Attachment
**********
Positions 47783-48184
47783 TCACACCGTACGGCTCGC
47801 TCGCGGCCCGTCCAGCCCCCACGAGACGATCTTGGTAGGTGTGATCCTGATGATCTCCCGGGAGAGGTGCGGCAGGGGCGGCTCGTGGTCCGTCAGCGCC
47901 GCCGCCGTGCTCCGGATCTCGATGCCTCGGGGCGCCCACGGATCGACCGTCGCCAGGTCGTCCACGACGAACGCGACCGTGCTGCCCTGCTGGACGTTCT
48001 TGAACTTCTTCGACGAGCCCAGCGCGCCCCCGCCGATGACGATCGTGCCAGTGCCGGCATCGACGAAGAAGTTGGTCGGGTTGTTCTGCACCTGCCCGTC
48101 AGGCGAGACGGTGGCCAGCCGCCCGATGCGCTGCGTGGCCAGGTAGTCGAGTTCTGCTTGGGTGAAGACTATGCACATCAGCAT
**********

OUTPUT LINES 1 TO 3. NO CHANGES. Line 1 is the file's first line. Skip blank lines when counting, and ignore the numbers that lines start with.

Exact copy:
Positions 47783-48184
47783 TCACACCGTACGGCTCGC
47801 TCGCGGCCCGTCCAGCCCCCACGAGACGATCTTGGTAGGTGTGATCCTGATGATCTCCCGGGAGAGGTGCGGCAGGGGCGGCTCGTGGTCCGTCAGCGCC